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Title: Emerging semantics to link phenotype and environment

Understanding the interplay between environmental conditions and phenotypes is a fundamental goal of biology. Unfortunately, data that include observations on phenotype and environment are highly heterogeneous and thus difficult to find and integrate. One approach that is likely to improve the status quo involves the use of ontologies to standardize and link data about phenotypes and environments. Specifying and linking data through ontologies will allow researchers to increase the scope and flexibility of large-scale analyses aided by modern computing methods. Investments in this area would advance diverse fields such as ecology, phylogenetics, and conservation biology. While several biological ontologies are well-developed, using them to link phenotypes and environments is rare because of gaps in ontological coverage and limits to interoperability among ontologies and disciplines. Lastly, in this manuscript, we present (1) use cases from diverse disciplines to illustrate questions that could be answered more efficiently using a robust linkage between phenotypes and environments, (2) two proof-of-concept analyses that show the value of linking phenotypes to environments in fishes and amphibians, and (3) two proposed example data models for linking phenotypes and environments using the extensible observation ontology (OBOE) and the Biological Collections Ontology (BCO); these provide a starting point formore » the development of a data model linking phenotypes and environments.« less
 [1] ;  [2] ;  [3] ;  [4] ;  [5] ;  [6] ;  [7] ;  [4] ;  [8] ;  [9] ;  [10] ;  [11] ;  [12] ;  [13] ;  [14] ;  [15] ;  [16] ;  [7] ;  [17] ;  [18] more »;  [10] ;  [5] « less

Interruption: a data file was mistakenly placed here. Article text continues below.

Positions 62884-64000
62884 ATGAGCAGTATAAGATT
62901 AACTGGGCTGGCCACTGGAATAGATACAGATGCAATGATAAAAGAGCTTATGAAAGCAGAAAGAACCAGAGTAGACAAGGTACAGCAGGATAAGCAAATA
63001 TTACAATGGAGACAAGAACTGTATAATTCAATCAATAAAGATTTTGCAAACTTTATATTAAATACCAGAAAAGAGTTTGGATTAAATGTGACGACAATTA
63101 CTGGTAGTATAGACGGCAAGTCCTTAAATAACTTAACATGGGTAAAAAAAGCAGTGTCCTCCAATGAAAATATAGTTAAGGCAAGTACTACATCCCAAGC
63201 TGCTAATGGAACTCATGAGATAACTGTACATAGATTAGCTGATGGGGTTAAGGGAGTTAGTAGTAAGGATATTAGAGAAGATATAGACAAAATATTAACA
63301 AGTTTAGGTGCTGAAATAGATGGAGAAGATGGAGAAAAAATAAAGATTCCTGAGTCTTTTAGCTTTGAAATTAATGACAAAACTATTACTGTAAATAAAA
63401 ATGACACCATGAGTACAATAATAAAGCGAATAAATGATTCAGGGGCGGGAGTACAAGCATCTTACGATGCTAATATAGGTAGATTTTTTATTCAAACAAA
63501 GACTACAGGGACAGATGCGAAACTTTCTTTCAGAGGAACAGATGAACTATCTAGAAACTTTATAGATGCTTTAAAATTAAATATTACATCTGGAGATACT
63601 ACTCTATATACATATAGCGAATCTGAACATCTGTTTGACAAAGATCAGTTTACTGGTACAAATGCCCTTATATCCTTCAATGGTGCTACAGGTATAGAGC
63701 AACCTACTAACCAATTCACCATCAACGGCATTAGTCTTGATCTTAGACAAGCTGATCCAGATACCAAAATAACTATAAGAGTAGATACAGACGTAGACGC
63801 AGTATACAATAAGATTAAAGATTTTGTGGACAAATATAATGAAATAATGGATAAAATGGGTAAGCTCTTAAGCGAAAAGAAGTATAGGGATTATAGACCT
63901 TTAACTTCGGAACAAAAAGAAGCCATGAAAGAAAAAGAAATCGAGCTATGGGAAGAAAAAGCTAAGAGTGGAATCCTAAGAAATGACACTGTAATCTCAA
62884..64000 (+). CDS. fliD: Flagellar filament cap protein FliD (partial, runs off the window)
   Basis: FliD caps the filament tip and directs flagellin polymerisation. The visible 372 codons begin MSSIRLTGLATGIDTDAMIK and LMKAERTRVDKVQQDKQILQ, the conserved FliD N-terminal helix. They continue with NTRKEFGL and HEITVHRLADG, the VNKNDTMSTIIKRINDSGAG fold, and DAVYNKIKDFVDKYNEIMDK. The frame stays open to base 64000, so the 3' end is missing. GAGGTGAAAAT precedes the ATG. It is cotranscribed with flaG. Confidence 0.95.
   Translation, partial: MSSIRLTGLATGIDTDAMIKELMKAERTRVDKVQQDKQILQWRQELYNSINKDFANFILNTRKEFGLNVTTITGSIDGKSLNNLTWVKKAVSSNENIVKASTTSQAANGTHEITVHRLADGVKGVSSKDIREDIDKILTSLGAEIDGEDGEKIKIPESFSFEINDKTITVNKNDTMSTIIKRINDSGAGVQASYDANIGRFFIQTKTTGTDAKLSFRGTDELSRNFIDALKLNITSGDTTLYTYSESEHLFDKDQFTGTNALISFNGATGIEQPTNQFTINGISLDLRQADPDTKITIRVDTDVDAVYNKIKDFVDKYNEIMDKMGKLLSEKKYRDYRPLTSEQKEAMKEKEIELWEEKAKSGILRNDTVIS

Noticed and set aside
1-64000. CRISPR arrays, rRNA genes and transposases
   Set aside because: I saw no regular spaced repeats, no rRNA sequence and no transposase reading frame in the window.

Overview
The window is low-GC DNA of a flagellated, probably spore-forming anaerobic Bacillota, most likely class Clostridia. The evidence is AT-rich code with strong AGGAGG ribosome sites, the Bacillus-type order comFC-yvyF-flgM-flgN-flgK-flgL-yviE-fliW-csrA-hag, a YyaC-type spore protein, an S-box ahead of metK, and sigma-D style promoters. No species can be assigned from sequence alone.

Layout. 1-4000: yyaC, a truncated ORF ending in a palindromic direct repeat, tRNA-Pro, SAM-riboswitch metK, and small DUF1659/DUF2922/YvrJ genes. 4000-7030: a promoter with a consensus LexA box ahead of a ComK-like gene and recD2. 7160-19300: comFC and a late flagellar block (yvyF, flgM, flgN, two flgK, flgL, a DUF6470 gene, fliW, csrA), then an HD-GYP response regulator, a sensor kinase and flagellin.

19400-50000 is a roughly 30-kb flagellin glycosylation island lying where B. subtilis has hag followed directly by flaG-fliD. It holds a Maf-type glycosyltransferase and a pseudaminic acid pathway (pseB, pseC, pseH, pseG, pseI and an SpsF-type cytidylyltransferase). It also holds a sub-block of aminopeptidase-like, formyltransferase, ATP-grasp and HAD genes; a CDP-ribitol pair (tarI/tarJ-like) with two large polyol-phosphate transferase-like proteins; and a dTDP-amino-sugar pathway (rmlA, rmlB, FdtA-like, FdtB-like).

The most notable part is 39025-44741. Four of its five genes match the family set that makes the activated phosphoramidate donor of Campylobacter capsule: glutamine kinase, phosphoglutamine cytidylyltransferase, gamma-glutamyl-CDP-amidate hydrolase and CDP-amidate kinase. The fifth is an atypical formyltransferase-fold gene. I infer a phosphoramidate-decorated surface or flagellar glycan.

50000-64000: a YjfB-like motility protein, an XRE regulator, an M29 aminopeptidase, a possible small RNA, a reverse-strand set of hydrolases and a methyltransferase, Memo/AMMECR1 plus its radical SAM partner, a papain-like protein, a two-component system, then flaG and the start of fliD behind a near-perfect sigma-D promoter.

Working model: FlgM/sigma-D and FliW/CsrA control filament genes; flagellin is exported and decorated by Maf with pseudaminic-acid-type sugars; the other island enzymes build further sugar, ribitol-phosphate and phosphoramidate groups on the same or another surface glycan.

1. Ronin Institute for Independent Scholarship, Monclair, NJ (United States); The Data Detektiv, Waltham, MA (United States)
  2. New Jersey Institute of Technology, Newark, NJ (United States)
  3. Alfred-Wegener-Institut, Helmholtz-Zentrum fur Polar-und Meeresforschung, Bremerhaven (Germany)
  4. Oregon State Univ., Corvallis, OR (United States)
  5. Univ. of South Dakota, Vermillion, SD (United States)
  6. Yale Univ., New Haven, CT (United States)
  7. Arizona State Univ., Tempe, AZ (United States)
  8. Iowa State Univ., Ames, IA (United States)
  9. Richmond, VA (United States)
  10. Lawrence Berkeley National Lab. (LBNL), Berkeley, CA (United States)
  11. Museo Argentino de Ciencias Naturales-CONICET, Buenos Aires (Argentina)
  12. Univ. of California, Berkeley, CA (United States)
  13. Institut fur Evolutionsbiologie und Okologie, Univ. Bonn, Bonn (Germany)
  14. Naturalis Biodiversity Center, Leiden (The Netherlands)
  15. Univ. of Arizona, Tucson, AZ (United States)
  16. United States Department of Agriculture-ARS, Maricopa, AZ (United States)
  17. Pennsylvania State Univ., University Park, PA (United States)
  18. Phoenix Bioinformatics, Redwood City, CA (United States)
Publication Date:
OSTI Identifier:
Grant/Contract Number:
AC02-05CH11231; DEB-0956049; IOS:0822201; IOS:1127112; IOS:1340112; DEB 1208666; 287589; DO 1880/1-1; DBI-0735191; DBI-1265383; R24OD011883; DBI-1062404; DBI-1062542
Accepted Manuscript
Journal Name:
Additional Journal Information:
Journal Volume: 3; Journal ID: ISSN 2167-8359
PeerJ Inc.
Research Org:
Lawrence Berkeley National Laboratory (LBNL), Berkeley, CA (United States)
Sponsoring Org:
USDOE Office of Science (SC), Basic Energy Sciences (BES) (SC-22)
Country of Publication:
United States
59 BASIC BIOLOGICAL SCIENCES phenotype; environment; ontology; semantic web; biodiversity; data integration